Raye's first solo album featured a predictable preponderance of material written by Buck Owens... It's interesting to hear him try and write for another artist; the Owens charm doesn't always come through and there are moments both awkward and engaging. Some of the fast songs are fun, others sound clunky, ditto with the slower material. Owens seems to have some trouble translating his pop music savvy into another person's voice, and the countrypolitanesque material seems particularly flat. (Raye herself strays off-key a time or two, struggling to sing over the ornate arrangements...) Then again, it's nice to hear a real backbeat, particularly a little bit of the old Texas shuffle, in any mainstream country record that came out around this time. (And her cover of "Put A Little Love In Your Heart" is kind of fun...) In commercial terms, this disc was kind of a warmup act, with a couple of moderate hits... Raye's career would really get cooking right after this...
Susan Raye & Buck Owens "Merry Christmas From..." (Capitol, 1971)
Susan Raye "Willy Jones" (Capitol, 1971)
Susan Raye "Pitty, Pitty, Patter" (Capitol, 1971)
Susan Raye "I've Got A Happy Heart" (Capitol, 1972)
Susan Raye "My Heart Has A Mind Of Its Own" (Capitol, 1972)
Susan Raye "Wheel Of Fortune" (Capitol, 1972)
Susan Raye & Buck Owens "The Good Old Days (Are Back Again)" (Capitol, 1973) (LP)
Susan Raye "Love Sure Feels Good In My Heart" (Capitol, 1973)
Susan Raye "Cheating Game" (Capitol, 1973)
Susan Raye "Plastic Trains, Paper Planes" (Capitol, 1973) (LP)
(Produced by Buck Owens)
Another smooth, formulaic set, with precise arrangements, sweet but prissy vocals and not a lot of spark or excitement, if truth be told. Still, there's the stripped-down elements of the Buck Owens sound, a small band with straightforward arrangements, some tasteful pedal steel and little of the swooping, string-laden orchestrations heard elsewhere at the time. Still, she sounds pretty constrained by the role of "girl singer," and the performances, hers included are too classy by half. All but two of the songs are credited to Buck Owens, including the super-perky, super-generic sunshine country of "Love Makes The World Go Round," and bland remakes of good songs such as "Before You Go." There are also two songs by Bob Morris, who played bass on a lot of Owens sessions and doubtless was on this album as well.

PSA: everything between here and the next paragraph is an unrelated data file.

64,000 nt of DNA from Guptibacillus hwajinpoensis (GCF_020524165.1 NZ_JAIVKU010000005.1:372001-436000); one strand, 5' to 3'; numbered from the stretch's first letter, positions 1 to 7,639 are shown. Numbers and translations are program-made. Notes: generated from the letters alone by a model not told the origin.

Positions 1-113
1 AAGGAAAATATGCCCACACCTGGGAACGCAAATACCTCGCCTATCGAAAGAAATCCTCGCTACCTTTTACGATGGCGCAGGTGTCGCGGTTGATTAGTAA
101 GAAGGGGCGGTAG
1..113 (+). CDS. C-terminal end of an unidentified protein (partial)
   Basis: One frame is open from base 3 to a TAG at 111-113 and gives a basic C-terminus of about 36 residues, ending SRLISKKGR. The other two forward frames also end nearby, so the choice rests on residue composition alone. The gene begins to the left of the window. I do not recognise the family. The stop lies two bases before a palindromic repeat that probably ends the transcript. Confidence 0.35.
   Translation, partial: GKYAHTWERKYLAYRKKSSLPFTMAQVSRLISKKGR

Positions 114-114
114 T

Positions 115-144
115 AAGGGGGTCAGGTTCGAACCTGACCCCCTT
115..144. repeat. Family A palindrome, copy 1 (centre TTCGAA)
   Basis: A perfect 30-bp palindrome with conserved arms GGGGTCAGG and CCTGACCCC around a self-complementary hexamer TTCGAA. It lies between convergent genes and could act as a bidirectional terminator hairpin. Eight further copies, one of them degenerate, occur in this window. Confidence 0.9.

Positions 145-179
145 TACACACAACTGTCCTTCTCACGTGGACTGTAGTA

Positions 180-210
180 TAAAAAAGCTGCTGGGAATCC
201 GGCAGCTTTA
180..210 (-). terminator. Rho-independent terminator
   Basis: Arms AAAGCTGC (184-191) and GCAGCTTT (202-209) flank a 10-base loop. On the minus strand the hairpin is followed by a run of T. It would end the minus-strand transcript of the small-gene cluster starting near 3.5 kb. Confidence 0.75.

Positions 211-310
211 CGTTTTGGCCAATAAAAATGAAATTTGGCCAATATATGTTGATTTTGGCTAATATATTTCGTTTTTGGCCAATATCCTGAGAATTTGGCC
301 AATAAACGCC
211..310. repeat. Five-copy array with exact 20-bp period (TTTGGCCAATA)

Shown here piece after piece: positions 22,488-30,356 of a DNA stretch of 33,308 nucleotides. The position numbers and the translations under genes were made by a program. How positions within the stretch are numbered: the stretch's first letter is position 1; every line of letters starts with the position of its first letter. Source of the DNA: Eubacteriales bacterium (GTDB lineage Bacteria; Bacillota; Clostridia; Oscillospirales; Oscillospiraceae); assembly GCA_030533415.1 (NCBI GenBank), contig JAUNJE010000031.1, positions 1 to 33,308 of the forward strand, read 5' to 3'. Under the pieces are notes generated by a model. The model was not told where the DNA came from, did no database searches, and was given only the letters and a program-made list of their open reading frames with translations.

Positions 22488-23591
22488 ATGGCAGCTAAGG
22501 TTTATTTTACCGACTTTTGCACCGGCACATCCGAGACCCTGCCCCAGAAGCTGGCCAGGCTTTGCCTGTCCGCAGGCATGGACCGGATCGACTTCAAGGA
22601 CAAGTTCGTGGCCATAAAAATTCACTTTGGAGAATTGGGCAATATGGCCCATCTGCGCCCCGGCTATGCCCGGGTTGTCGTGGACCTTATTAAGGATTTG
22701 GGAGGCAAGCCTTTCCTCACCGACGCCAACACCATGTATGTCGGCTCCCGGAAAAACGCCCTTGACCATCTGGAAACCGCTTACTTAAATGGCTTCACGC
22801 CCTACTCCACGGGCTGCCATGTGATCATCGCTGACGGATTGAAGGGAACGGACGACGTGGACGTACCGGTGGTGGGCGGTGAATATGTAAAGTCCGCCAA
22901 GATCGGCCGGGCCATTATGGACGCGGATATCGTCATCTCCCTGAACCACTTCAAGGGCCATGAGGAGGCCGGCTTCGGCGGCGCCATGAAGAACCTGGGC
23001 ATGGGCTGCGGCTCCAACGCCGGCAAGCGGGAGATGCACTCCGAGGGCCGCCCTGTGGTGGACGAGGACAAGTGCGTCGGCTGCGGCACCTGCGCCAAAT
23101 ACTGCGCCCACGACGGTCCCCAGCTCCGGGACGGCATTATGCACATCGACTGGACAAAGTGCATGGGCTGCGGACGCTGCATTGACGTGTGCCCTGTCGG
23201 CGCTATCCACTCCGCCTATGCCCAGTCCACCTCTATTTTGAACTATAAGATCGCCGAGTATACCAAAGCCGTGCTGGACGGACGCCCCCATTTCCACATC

Susan Raye "Hymns By Susan Raye" (Capitol, 1973)
Susan Raye "Singing Susan Raye" (Capitol, 1974)
Susan Raye "Honey Toast And Sunshine" (Capitol, 1976)
Susan Raye "Susan Raye" (United Artists, 1977) (LP)
(Produced by George Richey)
Finally making a break with Capitol, Rayegoes for more of an uptempo, Donna Fargo-esque pop-country sound with zippy string arrangements and an actual backbeat. But, yeesh -- it's still so tacky! Very much of its times (though, actually maybe a couple of years behind?) That being said, there are some interesting changes in repertoire away from her usual milky ballads and Buck Owens toss-offs, with the addition of several cheating songs, such as "Reachin' Out To Her And Leanin' On Me," where she takes a Jean Shepard-ish tone, as the loyal wife whose man is doing her wrong, and even a rollicking, uptempo tune like "Honkytonk Homestead." Overall, there's a sense of maturity here that gets away from her "girl" singer image of years gone by, with more songs about marriage, parenting and upheaval, and less sunshine-y optimism. The studio crew has a lot of the usual suspects, with Janie Fricke being a notable figure among the backup vocalists.
Susan Raye "There And Back" (Westexas, 1984)
Susan Raye "Whatcha Gonna Do With A Dog Like That" (Capitol, 1975)
(Produced by Jim Shaw & Buck Owens)
A collection of her later work from 1973-75, this includes her last Top Ten chart hit, "Whatcha Gonna Do With A Dog Like That."